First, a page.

5. Tara says:

    Thanks very much for this Mr O, I loved it!

    Despite my nearest and deares thinking I’m a fussy eater, I actually adore good food. I never eat better than when I’m in the States or Italy. I dream of a pile of pancakes drenched in maple syrup with crispy bacon and scrambled eggs on the side. Americans are great at making the most simple food taste great, with so many wonderful options. Particularly like the sound of the Bright Star Diner and the Chinese place. As for cheesecake, the New York plain vanilla variety is my favourite. Now, apologies for my ignorance but does lox differ from regular smoked salmon? (Every Friday I have a bagel with smoked salmon and cream cheese so this is very important information!).

    • Vanessa says:

      Tara, I think lox is just a US term for smoked salmon, but Mr O can confirm.

    • the husband says:

      I don’t think being a fussy eater and enjoying good food is a contradiction, Tara. Pancakes with syrup, eggs, and bacon are great, but I didn’t feel like any ts time. (it’s all buried deep in my youth when I worked in the kitchen and we had to clean up after each meal. Grease and syrup on 200 plates are a nightmare)
      As Vanessa has said lox is principally the same thing with some differences in the brining and smoking process.

  6. Hoo-boy, I feel full just having read this post. It’s nice to read something from you, Mr. Olfactoria. Your food choices are quite similar to my own preferences. There is nothing I dislike more about some restaurants than finding all the menu items overly fussy and precious. My husband and I call that type of food “snails in party hats”. If you are ever in Western NY State, looking for a first rate, old school steak house, I have one for you. It’s called Red Osier, in Stafford NY. Not far off the NY Thruway (near LeRoy). Prime rib, steaks, ribs, “surf & turf”. I recommend the “European” style strip steak with Roquefort sauce. Loved the deli photos. I don’t get to NYC as often as I would like. Warmest wishes to your good wife, and don’t be a stranger…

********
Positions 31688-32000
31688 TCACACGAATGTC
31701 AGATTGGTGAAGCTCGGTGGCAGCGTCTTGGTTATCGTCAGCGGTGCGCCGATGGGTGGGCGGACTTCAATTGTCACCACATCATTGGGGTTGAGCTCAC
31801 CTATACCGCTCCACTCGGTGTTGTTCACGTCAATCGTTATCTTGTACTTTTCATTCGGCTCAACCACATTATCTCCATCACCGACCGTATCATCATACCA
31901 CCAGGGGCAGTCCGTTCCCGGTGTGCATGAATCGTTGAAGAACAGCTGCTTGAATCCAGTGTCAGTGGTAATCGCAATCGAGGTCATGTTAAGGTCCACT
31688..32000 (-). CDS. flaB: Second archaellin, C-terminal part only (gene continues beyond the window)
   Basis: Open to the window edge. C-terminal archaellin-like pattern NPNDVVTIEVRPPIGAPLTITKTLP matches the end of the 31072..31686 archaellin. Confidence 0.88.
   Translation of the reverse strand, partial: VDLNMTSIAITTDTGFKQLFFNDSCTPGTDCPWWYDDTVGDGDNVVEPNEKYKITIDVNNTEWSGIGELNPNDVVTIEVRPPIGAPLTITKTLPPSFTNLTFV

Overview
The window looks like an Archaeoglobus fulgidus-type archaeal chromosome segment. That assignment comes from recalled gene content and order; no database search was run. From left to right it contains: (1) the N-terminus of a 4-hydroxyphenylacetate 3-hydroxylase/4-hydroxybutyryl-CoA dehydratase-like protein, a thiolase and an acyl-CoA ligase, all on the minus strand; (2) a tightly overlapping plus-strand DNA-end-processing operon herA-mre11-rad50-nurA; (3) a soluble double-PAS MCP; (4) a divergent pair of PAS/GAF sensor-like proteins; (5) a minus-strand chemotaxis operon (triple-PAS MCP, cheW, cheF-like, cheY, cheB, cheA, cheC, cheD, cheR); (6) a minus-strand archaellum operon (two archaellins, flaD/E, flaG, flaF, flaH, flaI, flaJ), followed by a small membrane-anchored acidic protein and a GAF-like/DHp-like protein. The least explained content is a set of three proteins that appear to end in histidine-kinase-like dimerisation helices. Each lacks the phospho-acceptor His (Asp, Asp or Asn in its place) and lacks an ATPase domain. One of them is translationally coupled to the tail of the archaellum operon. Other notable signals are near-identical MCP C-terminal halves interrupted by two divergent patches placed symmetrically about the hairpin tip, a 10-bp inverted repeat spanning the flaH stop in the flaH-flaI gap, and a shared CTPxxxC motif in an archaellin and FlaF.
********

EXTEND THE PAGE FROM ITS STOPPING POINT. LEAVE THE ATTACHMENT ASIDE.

7. Vanessa says:

    I thoroughly enjoyed reading this mouth-watering post by The Husband, whom – somewhat surreally – I just met today for the first time, along with B and their (very sweet) children. I can testify that even in a padded jacket, Mr O is very trim, and exercised considerable restraint at the all-you-can-eat buffet lunch.

    Highlights of your gourmand weekend for me would be the bagel and cheesecake, the Chinese meal and the steaks. I only eat steak about once a year, but Outback Steakhouse is a favourite haunt – they do everything so nicely, and have cosy booths that are ideal for the lone diner. The last time I had a steak in fact was at one of their restaurants.

    • the husband says:

      Thanks, Vanessa. It was very nice to meet you. You are right. I only went for seconds of the main course, so I subconsciously must have restrained myself. I will fire up the grill now to put on some steaks. In the snow. It has to be done.

  8. HoneyDawn says:

    Wolfie’s Miami! Went there with my folks when I was wee one! It was like the inside of a cornucopia. Oy vay, the ***abundance*** of it all. It was so alive. I have a friend who worked at the Wolfie’s as a teen in Cocoa Beach during the **height** of the space program glory days in the swingin’ 60s. Like no other place in the world, lol. Very magical, and I’m not just talkin’ ’bout the food now, ‘hear? And of course, the Carnegie Deli! A classic! Makes me want to eat meat and gluten again in a BIG way 🙂 🙂 🙂

    • the husband says:

      Wolfie’s was great, indeed. It’s a shame that it closed, but thats just how things go, I guess. I think one of the reasons why Carnegie Deli cannot replace Wolfie’s is that the typical Wolfie’s customer is a) in Florida over the winter or has b) sadly passed away by now.

  9. Warum says:

    I enjoyed the NY foodie post!
    My husband who is always making sure that I don’t forget to eat while I’m on a sniff-a-thon will enjoy it as well!